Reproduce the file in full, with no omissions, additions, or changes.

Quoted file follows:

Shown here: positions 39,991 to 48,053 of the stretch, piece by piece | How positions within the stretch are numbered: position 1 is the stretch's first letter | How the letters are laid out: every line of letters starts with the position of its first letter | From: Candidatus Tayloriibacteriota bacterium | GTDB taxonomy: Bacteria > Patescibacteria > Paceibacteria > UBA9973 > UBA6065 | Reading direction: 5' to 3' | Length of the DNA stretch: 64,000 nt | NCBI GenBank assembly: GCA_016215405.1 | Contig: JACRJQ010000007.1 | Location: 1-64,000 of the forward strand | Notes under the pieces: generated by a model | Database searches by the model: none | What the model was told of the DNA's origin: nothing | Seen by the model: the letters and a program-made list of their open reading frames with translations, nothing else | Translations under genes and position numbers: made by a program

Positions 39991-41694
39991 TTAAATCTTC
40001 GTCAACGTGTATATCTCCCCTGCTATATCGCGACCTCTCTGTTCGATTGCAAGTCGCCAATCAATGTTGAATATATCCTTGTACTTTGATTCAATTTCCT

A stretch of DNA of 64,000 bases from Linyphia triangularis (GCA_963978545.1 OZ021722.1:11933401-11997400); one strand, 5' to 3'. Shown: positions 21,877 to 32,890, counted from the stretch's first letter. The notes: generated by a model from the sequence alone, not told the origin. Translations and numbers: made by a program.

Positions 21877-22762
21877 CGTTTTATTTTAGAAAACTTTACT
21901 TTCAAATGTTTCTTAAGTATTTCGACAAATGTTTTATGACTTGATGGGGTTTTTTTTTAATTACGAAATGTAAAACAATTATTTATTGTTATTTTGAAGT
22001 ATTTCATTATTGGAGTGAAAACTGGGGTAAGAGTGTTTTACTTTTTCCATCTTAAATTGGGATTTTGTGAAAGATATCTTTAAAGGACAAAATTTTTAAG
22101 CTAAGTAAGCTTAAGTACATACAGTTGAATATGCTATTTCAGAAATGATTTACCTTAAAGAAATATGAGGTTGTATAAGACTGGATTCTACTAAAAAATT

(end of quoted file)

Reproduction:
Shown here: positions 39,991 to 48,053 of the stretch, piece by piece | How positions within the stretch are numbered: position 1 is the stretch's first letter | How the letters are laid out: every line of letters starts with the position of its first letter | From: Candidatus Tayloriibacteriota bacterium | GTDB taxonomy: Bacteria > Patescibacteria > Paceibacteria > UBA9973 > UBA6065 | Reading direction: 5' to 3' | Length of the DNA stretch: 64,000 nt | NCBI GenBank assembly: GCA_016215405.1 | Contig: JACRJQ010000007.1 | Location: 1-64,000 of the forward strand | Notes under the pieces: generated by a model | Database searches by the model: none | What the model was told of the DNA's origin: nothing | Seen by the model: the letters and a program-made list of their open reading frames with translations, nothing else | Translations under genes and position numbers: made by a program

Positions 39991-41694
39991 TTAAATCTTC
40001 GTCAACGTGTATATCTCCCCTGCTATATCGCGACCTCTCTGTTCGATTGCAAGTCGCCAATCAATGTTGAATATATCCTTGTACTTTGATTCAATTTCCT

A stretch of DNA of 64,000 bases from Linyphia triangularis (GCA_963978545.1 OZ021722.1:11933401-11997400); one strand, 5' to 3'. Shown: positions 21,877 to 32,890, counted from the stretch's first letter. The notes: generated by a model from the sequence alone, not told the origin. Translations and numbers: made by a program.

Positions 21877-22762
21877 CGTTTTATTTTAGAAAACTTTACT
21901 TTCAAATGTTTCTTAAGTATTTCGACAAATGTTTTATGACTTGATGGGGTTTTTTTTTAATTACGAAATGTAAAACAATTATTTATTGTTATTTTGAAGT
22001 ATTTCATTATTGGAGTGAAAACTGGGGTAAGAGTGTTTTACTTTTTCCATCTTAAATTGGGATTTTGTGAAAGATATCTTTAAAGGACAAAATTTTTAAG
22101 CTAAGTAAGCTTAAGTACATACAGTTGAATATGCTATTTCAGAAATGATTTACCTTAAAGAAATATGAGGTTGTATAAGACTGGATTCTACTAAAAAATT